The death of the energy bill has left a lot of people pointing fingers at each other, and a lot of people wondering if we cannot now take action on climate change, then when—and by whom? A Washington Post article today identifies some very unhappy House Democrats who went out on limb last year to support the energy bill and combat climate change. They now understandably feel hung out to dry. I think that the New York Times columnist Paul Krugman best summarizes the events of the last few days: “Greed, aided by cowardice has triumphed.”
Posts Tagged ‘solar economic incentives’
New Jersey has been a leader in solar, but because of tough economic times, the Governor has thrown solar under the bus. The New Jersey governor has diverted some $400 million in clean energy programs to balance the state’s budget. This financing of course puts the solar installer at risk if there are delays in receiving the rebates. What happens when the rebates are in jeopardy? Two words spring to mind: panic and chaos—which is exactly what is happening in New Jersey today. New Jersey has temporarily suspended the solar rebate program and has announced that it will not take any further applications until September. If you are a small installer paying your labor and equipment with the expectation that you will receive the rebates in a timely manner, this announcement must have produced uncertainty at best and panic at worst. This move seems to be pound wise and penny foolish as no doubt the solar installers will have to lay off some of their workers and wait until the rebates become available in September—just as the economy is beginning to recover.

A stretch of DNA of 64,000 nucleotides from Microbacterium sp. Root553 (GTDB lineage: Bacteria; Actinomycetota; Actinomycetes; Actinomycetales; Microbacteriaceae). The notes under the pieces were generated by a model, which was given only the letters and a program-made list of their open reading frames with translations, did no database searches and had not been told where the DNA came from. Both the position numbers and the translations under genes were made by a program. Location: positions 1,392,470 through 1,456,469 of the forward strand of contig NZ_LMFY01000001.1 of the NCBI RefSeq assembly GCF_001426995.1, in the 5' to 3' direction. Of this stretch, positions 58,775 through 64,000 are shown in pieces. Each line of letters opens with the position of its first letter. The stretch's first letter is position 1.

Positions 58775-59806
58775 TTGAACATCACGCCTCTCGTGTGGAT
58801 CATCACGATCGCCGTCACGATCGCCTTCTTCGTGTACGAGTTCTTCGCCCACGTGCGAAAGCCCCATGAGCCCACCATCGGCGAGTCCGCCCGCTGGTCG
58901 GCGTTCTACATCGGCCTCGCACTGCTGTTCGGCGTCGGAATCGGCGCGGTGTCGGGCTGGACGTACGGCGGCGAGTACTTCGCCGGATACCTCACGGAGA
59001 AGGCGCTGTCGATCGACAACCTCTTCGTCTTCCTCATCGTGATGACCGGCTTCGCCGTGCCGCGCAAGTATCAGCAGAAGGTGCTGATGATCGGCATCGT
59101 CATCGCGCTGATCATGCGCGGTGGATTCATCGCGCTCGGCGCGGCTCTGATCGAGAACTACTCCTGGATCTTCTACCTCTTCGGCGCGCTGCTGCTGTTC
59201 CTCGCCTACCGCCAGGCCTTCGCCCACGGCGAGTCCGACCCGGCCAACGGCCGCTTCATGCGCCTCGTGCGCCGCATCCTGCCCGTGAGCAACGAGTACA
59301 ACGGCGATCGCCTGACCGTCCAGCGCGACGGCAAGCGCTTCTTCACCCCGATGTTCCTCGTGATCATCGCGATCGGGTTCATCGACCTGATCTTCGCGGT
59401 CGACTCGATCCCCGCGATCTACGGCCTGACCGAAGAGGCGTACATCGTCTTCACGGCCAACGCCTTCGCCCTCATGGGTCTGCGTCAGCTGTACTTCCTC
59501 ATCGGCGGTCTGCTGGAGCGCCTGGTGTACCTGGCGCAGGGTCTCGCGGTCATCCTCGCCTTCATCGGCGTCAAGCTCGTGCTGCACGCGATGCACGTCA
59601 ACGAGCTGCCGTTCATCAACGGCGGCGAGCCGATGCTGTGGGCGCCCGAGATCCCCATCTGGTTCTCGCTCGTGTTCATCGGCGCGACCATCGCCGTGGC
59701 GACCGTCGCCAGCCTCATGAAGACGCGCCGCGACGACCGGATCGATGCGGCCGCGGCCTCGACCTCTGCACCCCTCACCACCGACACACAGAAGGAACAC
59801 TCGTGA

The solar industry applauded when the 30% federal tax credit was extended to 2016 and the legislation lifted the cap. The reason of course is that for all intents and purposes, the solar industry is just emerging and needs substantial support, and the stability in the incentives provides this support. But now one important part of this program, known as the treasury grant program, has been placed in jeopardy. Four senators released a letter in which they urged the Obama Administration to suspend this program until the legislation could be amended to allow only for clean energy projects “that preserve and create jobs in the United States.” You can read the full text of the letter here. The abrupt fits and starts of incentive programs, and not just this federal program, only serve to stall the march to solar.
The march to solar energy is on – and the United States has a lot to do to catch up with some other countries that are leading the way. Although there are those would like to think that the desire to reduce one’s carbon footprint is sufficient to convince Americans to go solar, the experience in other countries shows that only cold hard cash, and not the sun’s rays, will convince consumers to leave their fossil fuel lives behind. This opinion piece discusses various government incentive programs available to consumers in the United States who are contemplating placing solar panels on their roofs.